An international agency funding the fight against AIDS says it will withhold future grants to Kenya's AIDS control council following allegations of fraud at the top of the agency.
Kenya was due to receive $37 million from a Geneva-based consortium of government and private donors called the Global Funds to Fight AIDS, Tuberculosis and Malaria. The money, divided between the finance and health ministries and the AIDS control council, was intended to help finance Kenya's campaign against AIDS.
But a top official of the Global Fund, Jon Liden, said the fund will withhold future grants to the council until the government investigates allegations of fraud by the head of the council. "We have instructed the Ministry of Finance that we cannot disperse money to any organization that is under investigation, so disbursements to the Ministry of Health is continuing as normal, but there has been made no disbursements of money to the National AIDS [Control] Council," he said.
The fraud case involves NACC director Dr. Margaret Gachara, who allegedly forged documents about the salary in her previous job in order to get a much higher pay at the council. As a result, Kenyan government paid her almost $27,000 per month. That compares with $4,000 a month called for by the council salary scale.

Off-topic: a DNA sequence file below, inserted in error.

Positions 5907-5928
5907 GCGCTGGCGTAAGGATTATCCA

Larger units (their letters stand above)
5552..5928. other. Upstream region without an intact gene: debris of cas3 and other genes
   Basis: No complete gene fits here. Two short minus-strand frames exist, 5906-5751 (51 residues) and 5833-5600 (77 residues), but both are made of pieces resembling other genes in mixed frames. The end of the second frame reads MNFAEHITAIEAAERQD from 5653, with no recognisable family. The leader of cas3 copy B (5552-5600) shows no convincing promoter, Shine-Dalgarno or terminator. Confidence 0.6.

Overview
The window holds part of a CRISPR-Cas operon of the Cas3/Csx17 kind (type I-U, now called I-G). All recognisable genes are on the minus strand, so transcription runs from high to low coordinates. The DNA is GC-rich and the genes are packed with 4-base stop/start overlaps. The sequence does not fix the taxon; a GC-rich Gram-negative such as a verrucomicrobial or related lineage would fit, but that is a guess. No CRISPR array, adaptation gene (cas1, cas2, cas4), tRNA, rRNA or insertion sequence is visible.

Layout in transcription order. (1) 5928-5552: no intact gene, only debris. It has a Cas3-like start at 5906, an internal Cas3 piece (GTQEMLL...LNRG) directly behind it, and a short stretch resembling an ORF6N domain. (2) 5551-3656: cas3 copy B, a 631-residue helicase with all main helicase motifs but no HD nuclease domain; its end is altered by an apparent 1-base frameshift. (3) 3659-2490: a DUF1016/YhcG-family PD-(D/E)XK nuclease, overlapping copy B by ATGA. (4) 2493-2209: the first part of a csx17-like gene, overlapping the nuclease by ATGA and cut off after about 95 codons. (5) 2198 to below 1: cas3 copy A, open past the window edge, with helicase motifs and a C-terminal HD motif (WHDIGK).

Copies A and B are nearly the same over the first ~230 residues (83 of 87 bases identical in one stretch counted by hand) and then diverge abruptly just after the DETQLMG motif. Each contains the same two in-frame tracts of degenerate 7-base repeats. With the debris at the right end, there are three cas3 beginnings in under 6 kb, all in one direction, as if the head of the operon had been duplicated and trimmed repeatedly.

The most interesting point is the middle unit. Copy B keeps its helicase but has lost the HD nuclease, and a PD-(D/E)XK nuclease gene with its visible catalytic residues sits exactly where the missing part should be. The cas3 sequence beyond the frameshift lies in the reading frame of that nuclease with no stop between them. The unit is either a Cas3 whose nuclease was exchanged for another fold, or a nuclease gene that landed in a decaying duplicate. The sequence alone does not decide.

The Kenyan government suspended Dr. Gachara last Friday, following an internal investigation that exposed details of the forgery and recommended that Dr. Gachara should repay $360,000 to the council and be fired.
Dr. Gachara's assistant, Grace Omodho, says the Global Fund should not withhold the money from NACC. "She is an individual, and the institution continues," she say=id.
Dr. Gachara was unavailable for comment.
The national HIV/AIDS coordinator for ActionAid, Ludfine Anyango Opudo, says Dr. Gachara's suspension might affect the funding and work of AIDS agencies and programs. "In terms of the flow of funding, there could be some kind of a hitch and that definitely translates to the way that activities are implemented," she said.
Ms. Opudo said she hopes donors will recognize that there are many Kenyans committed to fighting the epidemic who should continue to be supported by donations.
Approximately three million people in Kenya are believed to be infected with HIV, the virus that causes AIDS. The disease kills about 700 Kenyans each day.